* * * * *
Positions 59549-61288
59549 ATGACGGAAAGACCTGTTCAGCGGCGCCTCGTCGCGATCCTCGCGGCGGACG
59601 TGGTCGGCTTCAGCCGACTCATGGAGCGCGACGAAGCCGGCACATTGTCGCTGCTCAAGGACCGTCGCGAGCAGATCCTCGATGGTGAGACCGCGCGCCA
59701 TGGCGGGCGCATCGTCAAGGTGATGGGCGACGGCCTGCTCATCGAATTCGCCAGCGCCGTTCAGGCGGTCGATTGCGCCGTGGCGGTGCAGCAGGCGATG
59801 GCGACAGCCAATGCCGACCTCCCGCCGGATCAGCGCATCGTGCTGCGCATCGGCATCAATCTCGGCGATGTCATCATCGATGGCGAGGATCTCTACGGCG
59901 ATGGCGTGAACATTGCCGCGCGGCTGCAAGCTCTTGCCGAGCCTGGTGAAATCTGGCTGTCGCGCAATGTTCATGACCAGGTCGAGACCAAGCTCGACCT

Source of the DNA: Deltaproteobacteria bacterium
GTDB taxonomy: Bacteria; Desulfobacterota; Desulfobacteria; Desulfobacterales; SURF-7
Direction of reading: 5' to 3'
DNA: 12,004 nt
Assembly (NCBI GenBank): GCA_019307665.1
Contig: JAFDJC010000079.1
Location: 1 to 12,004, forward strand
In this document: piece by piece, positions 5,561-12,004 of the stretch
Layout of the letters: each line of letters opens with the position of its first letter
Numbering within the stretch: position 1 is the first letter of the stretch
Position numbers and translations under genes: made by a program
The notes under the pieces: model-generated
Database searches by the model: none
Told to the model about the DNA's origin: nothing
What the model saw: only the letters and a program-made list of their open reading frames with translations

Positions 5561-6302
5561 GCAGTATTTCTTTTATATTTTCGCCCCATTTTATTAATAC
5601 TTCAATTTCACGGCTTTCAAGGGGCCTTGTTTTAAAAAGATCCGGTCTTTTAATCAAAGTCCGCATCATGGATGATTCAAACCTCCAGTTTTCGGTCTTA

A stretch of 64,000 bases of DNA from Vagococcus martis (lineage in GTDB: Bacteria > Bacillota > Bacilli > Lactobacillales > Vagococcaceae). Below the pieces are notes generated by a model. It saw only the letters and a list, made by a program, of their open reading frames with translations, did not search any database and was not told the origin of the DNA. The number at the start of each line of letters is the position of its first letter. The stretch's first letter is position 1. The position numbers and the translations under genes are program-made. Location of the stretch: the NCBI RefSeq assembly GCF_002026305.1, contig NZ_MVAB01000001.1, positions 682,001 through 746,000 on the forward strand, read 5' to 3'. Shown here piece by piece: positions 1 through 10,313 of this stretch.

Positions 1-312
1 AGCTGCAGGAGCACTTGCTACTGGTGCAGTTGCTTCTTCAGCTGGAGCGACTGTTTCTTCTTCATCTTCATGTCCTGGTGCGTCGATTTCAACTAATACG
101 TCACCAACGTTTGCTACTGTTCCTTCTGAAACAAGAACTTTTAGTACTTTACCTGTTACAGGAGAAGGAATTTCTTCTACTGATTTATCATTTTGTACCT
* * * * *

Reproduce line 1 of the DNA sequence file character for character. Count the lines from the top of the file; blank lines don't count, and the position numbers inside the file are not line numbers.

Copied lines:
Positions 59549-61288